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Methodism and Politics in British Society 1750 1850 Routledge Library Editions Political Science Volume 31

Methodism and Politics in British Society 1750 1850  Routledge Library Editions  Political Science Volume 31 Author David Hempton
ISBN-10 9781135026424
Release 2013-10-17
Pages 284
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Originally published in 1984, this book charts the political and social consequences of Methodist expansion in the first century of its existence. While the relationship between Methodism and politics is the central subject of the book a number of other important themes are also developed. The Methodist revival is placed in the context of European pietism, enlightenment thought forms, 18th century popular culture, and Wesley’s theological and political opinions. Throughout the book Methodism is treated on a national scale, although the regional, chronological and religious diversity of Methodist belief and practice is also emphasized.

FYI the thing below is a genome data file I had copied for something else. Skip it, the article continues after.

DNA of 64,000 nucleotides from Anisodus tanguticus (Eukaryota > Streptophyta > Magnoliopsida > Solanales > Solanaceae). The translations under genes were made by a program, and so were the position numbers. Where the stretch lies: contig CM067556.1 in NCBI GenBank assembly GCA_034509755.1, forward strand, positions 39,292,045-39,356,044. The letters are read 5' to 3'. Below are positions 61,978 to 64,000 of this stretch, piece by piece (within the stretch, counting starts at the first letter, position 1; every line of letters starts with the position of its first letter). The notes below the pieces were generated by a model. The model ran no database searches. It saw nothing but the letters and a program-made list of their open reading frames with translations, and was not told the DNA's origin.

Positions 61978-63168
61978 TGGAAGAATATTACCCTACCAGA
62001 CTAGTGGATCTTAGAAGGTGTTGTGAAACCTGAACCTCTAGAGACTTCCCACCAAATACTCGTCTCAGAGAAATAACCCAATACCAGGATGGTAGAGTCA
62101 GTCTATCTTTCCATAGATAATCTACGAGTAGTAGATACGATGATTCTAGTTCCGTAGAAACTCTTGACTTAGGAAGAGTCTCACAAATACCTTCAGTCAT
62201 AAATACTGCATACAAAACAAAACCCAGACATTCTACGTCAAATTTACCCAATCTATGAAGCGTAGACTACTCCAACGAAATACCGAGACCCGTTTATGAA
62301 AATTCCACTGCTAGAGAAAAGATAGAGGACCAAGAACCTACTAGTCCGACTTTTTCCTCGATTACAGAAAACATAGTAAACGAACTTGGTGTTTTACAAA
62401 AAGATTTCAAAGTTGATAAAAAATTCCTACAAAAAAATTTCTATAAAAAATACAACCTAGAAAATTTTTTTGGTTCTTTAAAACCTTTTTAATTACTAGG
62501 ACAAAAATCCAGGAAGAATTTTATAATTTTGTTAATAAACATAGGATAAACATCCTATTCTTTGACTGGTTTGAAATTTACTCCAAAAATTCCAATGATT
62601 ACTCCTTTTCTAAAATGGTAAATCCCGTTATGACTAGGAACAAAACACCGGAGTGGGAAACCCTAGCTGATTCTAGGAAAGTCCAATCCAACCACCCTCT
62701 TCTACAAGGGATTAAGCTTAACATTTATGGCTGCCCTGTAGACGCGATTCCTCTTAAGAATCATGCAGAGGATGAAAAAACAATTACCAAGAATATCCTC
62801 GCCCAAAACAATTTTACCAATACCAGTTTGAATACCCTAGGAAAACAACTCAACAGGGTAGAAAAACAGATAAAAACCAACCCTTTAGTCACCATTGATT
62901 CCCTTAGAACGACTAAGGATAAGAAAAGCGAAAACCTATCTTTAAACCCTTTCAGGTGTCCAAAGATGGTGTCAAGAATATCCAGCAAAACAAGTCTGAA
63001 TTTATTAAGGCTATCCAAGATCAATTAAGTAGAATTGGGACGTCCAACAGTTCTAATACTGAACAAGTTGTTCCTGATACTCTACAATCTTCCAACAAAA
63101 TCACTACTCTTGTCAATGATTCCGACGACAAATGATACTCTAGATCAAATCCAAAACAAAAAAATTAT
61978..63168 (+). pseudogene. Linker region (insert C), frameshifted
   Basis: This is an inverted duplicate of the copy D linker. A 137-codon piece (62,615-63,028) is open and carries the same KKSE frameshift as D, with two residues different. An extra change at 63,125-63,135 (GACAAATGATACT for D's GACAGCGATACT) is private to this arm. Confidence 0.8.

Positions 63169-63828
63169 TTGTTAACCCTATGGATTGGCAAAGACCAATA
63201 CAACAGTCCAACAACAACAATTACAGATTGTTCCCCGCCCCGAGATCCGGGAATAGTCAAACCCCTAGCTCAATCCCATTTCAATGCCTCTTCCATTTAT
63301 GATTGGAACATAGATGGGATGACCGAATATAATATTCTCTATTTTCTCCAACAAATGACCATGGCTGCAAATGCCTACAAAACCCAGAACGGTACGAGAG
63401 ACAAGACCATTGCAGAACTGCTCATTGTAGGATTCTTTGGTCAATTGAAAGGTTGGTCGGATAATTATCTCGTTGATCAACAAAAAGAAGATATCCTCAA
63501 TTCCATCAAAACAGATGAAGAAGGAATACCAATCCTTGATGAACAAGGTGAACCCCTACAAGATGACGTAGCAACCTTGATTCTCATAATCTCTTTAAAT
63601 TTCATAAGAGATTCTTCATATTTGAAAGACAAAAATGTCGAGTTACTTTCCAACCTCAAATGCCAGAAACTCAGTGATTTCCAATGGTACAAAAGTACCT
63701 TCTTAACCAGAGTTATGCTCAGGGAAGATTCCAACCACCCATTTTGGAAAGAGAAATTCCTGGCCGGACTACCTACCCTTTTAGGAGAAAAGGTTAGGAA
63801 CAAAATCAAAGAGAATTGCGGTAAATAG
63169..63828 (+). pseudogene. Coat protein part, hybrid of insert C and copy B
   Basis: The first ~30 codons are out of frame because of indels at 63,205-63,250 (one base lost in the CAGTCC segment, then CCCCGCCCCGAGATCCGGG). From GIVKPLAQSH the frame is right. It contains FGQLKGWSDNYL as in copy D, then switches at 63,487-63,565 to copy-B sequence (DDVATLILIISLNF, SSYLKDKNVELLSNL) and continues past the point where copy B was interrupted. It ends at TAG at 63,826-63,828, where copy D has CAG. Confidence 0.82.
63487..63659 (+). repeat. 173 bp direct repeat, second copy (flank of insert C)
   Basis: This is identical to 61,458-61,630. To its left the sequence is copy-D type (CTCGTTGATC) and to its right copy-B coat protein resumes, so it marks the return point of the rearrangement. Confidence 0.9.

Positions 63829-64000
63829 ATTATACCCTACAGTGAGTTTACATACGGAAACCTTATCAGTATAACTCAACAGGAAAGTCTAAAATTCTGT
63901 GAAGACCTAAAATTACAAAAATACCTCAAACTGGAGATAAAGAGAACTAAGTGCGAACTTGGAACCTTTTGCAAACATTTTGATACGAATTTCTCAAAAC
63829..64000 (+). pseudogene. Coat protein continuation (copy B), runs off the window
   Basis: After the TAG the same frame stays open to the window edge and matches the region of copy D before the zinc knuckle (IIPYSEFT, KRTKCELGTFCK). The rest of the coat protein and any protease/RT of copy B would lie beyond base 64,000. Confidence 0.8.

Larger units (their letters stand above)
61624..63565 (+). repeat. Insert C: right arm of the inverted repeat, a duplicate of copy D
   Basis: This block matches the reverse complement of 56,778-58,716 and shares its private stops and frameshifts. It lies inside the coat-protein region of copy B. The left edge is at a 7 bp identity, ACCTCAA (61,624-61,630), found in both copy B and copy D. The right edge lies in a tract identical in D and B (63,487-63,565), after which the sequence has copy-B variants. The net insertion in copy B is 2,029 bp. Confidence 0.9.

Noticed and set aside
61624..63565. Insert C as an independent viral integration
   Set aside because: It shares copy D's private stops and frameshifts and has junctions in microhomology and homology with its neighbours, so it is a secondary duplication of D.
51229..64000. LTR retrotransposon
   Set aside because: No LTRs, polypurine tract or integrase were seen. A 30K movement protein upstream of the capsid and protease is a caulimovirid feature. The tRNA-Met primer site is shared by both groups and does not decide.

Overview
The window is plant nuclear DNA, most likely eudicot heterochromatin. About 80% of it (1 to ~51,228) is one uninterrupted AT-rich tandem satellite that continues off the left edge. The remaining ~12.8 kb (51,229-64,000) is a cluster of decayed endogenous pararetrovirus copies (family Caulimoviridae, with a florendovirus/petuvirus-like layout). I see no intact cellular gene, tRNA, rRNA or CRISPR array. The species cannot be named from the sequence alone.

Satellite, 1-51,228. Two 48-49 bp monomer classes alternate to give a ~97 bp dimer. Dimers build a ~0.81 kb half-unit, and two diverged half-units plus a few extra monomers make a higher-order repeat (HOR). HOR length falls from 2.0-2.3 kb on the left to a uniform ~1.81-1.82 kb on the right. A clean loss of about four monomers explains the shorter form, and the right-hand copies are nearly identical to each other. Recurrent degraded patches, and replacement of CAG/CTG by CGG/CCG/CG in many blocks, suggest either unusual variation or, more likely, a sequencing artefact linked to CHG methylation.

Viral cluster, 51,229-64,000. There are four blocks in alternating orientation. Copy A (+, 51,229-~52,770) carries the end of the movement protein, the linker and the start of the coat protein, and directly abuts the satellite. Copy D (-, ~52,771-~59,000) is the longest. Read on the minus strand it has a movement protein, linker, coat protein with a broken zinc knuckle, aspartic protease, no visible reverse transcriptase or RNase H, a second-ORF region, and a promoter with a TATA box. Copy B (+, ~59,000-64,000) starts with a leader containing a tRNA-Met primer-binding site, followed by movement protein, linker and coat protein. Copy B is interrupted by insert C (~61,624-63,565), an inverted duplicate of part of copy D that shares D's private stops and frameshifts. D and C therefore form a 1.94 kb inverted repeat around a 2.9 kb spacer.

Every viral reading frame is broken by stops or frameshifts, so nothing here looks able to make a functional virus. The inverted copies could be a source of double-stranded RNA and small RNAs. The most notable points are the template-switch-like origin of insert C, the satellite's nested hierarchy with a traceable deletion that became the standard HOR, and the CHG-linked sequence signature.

Methodism and Politics in British Society 1750 1850

Methodism and Politics in British Society  1750 1850 Author David Hempton
ISBN-10 0415491118
Release 1984
Pages 276
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Methodism and Politics in British Society 1750 1850 has been writing in one form or another for most of life. You can find so many inspiration from Methodism and Politics in British Society 1750 1850 also informative, and entertaining. Click DOWNLOAD or Read Online button to get full Methodism and Politics in British Society 1750 1850 book for free.



Religion of the People

Religion of the People Author David Hempton
ISBN-10 9781136131486
Release 2013-10-31
Pages 256